It is a lovely, vibrant collection and you are so talented! You could publish your own grownup coloring book with your designs!

    Reply
    • Winthur - January 13, 2016

      Thank you, Ann! That would be so fun to design a coloring book!

      Reply
  2. Gay Ferland - January 13, 2016

    I always am intrigued by the 18th & 19th centuries clothing. You have succeeded with your art, beautiful colors, pupae and green, fantastic duo!!!!

    Reply
    • Winthur - January 13, 2016

      Thank you so much! It is a fascinating period in textile history.

      Reply
  3. Marie Evans - January 13, 2016

    I enjoyed hearing about the inspiration behind your fabric and in awe of your talent!

    Reply
    • Winthur - January 15, 2016

      Thank you so much, Marie! And thanks for reading, too 🙂

      Reply
  4. Carol Hayes - January 13, 2016

    Winthur,
    Your designs are fantastic and I really like your color choices. What a fabulous trip and alone flight time suited to creating.

    Reply
    • Winthur - January 15, 2016

      Thanks for reading, Carol! It was a great trip, I need another one soon!

      Reply
  5. MargeP - January 13, 2016

    Winthur – great information on the inspiration for your Pen and Inked collection. I could fly not stop around the world and never come up with the designs you do. You are so creative and that is very nice for us who are not so blessed..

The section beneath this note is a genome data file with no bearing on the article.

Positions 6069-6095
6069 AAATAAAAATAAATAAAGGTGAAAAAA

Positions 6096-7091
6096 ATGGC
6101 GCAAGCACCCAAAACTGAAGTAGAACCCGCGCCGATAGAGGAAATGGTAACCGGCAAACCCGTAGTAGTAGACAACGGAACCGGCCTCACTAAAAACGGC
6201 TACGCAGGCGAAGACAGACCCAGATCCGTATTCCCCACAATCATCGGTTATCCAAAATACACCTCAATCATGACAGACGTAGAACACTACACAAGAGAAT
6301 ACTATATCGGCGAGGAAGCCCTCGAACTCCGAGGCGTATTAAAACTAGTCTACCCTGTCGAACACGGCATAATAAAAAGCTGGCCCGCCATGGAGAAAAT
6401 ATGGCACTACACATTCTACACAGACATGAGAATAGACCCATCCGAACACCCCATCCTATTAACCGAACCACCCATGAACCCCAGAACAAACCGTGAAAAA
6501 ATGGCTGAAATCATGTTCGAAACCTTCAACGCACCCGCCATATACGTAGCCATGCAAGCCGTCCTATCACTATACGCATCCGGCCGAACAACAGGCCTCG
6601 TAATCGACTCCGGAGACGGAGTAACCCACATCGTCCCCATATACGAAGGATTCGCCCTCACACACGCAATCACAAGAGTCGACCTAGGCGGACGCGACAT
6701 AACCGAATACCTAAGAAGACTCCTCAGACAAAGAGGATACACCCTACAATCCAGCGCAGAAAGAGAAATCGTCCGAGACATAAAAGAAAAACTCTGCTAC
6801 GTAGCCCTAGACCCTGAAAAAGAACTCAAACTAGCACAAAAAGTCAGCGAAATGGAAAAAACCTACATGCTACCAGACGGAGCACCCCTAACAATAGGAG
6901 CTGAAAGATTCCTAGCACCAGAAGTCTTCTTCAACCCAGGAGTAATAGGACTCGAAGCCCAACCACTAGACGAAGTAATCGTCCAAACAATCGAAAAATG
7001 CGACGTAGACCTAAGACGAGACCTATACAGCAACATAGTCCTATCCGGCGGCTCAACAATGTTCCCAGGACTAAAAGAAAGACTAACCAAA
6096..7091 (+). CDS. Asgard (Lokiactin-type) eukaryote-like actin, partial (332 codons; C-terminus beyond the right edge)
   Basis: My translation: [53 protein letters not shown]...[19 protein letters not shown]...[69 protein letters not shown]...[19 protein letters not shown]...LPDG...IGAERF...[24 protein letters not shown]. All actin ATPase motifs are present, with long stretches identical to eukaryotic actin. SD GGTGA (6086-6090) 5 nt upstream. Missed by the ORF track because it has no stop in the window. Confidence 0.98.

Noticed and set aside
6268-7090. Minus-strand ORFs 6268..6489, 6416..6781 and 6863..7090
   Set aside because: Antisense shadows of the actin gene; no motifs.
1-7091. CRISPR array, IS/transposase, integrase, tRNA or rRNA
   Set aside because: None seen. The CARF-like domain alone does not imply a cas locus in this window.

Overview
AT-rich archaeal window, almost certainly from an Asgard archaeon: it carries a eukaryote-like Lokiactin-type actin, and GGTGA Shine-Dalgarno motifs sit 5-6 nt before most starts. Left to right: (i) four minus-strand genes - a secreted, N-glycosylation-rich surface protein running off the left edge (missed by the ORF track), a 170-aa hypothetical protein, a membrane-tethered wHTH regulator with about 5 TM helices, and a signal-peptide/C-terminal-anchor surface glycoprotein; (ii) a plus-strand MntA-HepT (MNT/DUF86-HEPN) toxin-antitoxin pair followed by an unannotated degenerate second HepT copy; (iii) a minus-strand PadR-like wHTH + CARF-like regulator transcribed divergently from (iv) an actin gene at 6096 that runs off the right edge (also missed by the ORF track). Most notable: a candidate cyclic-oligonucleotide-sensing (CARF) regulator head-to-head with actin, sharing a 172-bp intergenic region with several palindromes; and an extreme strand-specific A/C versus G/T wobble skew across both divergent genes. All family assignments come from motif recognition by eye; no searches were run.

Course my DH and I got to meet you in Vancouver last summer when Mari gave us a tour of your workplace. I am still waiting for the line that you were designing at the time (may I mention Tea 🙂 ) and will definitely add it to my collection.

    Keep those designs coming!

    Reply
    • Winthur - January 15, 2016

      Hi Marge! I remember meeting you and your husband, you shoudl come visit again! Funny story about the tea set collection I was working on when you were here: it got completely edited and the actual teapot print was removed! But I’m still working on it for a later date, we just need to fit it in. I will let you know when that happens. Thanks for writing!

      Reply
      • MargeP - January 16, 2016

        YES, please do let me know when it will be available. I WANT some for sure. 🙂 Thanks!

        Reply
  6. shannon - January 14, 2016

    seriously beautiful designs. not normally a fan of black and white as they are usually too bold and graphic, but these are lovely with beautiful detail. also love the teal/green combos.

    Reply
    • Winthur - January 15, 2016

      Thanks, Shannon! I love the teal/green combos, too 🙂

      Reply
  7. Cindy - January 16, 2016

    Love this new collection. As soon as the pocket book allows, I will be ordering several of the different pieces to use for curtains and different decorative elements in my quilt studio. Have been on the lookout for the perfect fabric and here it is. I am sew excited. I can always count on CT for having what I like.

    Reply
    • Winthur - January 20, 2016

      Hi Cindy! This is one of the best compliments I have ever received. I am so happy you like the fabric enough to use in your quilt studio- that is a very personal space! Many thanks 🙂

      Reply
  8. Mary D - January 16, 2016

    I was drawn to this collection the moment I saw it in my Connecting Threads magazine. Congratulations! I will certainly own some of this collection soon.

    Reply
    • Winthur - January 20, 2016

      Hi Mary, I am so happy you were drawn to this collection! 🙂

      Reply
  9. Kathleen - January 17, 2016

    Funny you should mention you wanted to do this collection in all black and white. It’s the black and white pieces that really draw me to this collection! I might have to break my fabric diet and get some of this 🙂

    Reply
    • Winthur - January 20, 2016

      Hi Kathleen, I hope you do! Diets are created to be broken 🙂

      Reply